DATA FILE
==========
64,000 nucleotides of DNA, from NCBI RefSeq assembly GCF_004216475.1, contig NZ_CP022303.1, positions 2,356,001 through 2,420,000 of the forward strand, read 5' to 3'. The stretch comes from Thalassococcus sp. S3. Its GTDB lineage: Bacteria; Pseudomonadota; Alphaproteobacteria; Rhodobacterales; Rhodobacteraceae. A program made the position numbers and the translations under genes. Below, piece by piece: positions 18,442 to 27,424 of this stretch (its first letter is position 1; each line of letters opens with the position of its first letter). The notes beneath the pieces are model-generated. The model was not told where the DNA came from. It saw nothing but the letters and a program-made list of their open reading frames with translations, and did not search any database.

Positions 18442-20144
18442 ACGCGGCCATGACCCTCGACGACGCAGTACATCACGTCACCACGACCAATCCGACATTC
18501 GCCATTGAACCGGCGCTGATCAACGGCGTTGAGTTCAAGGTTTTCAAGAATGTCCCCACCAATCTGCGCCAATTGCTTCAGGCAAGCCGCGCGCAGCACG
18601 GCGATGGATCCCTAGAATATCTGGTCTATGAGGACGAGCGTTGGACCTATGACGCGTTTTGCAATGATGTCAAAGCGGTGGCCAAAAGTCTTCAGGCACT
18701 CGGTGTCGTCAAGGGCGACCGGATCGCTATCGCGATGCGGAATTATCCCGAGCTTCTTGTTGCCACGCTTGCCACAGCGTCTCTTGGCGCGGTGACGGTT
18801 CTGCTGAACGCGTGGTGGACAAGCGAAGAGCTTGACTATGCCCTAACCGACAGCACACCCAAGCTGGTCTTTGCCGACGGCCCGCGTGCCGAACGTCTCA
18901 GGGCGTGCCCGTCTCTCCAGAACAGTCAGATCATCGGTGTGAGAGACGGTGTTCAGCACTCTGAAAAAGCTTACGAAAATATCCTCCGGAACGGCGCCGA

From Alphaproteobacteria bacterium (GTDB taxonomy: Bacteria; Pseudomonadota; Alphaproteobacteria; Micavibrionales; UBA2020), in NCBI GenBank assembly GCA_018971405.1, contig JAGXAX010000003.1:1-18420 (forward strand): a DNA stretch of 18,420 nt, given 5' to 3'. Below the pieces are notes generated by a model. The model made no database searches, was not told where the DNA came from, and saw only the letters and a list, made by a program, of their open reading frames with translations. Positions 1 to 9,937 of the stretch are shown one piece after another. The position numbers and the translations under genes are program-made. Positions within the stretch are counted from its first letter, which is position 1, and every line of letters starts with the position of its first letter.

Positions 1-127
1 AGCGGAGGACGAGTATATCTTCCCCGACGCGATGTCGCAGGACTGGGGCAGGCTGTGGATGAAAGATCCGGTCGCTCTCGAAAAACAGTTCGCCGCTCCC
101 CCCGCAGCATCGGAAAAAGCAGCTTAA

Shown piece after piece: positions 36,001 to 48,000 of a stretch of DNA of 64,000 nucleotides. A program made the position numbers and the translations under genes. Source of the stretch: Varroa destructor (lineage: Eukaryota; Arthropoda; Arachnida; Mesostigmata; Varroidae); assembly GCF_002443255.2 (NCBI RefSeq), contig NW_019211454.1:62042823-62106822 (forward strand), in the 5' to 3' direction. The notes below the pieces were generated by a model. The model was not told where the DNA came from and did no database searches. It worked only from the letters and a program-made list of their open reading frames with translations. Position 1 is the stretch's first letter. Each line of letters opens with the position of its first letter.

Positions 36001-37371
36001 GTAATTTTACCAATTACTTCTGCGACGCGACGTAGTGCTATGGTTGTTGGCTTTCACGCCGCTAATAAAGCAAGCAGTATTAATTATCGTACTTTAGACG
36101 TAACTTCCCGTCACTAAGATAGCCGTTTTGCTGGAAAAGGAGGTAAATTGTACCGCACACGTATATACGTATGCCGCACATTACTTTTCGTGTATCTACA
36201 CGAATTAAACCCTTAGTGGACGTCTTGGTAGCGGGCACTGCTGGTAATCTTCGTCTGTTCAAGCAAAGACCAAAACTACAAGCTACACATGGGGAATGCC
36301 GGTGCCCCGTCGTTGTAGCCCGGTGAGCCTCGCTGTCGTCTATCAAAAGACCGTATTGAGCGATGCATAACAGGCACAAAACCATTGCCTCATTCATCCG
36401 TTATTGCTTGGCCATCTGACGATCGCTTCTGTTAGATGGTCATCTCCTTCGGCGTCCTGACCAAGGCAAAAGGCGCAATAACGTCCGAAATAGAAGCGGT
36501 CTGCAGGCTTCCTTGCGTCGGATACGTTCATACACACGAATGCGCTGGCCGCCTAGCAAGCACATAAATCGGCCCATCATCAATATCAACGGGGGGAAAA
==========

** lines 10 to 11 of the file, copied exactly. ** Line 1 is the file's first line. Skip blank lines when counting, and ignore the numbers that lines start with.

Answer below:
Positions 1-127
1 AGCGGAGGACGAGTATATCTTCCCCGACGCGATGTCGCAGGACTGGGGCAGGCTGTGGATGAAAGATCCGGTCGCTCTCGAAAAACAGTTCGCCGCTCCC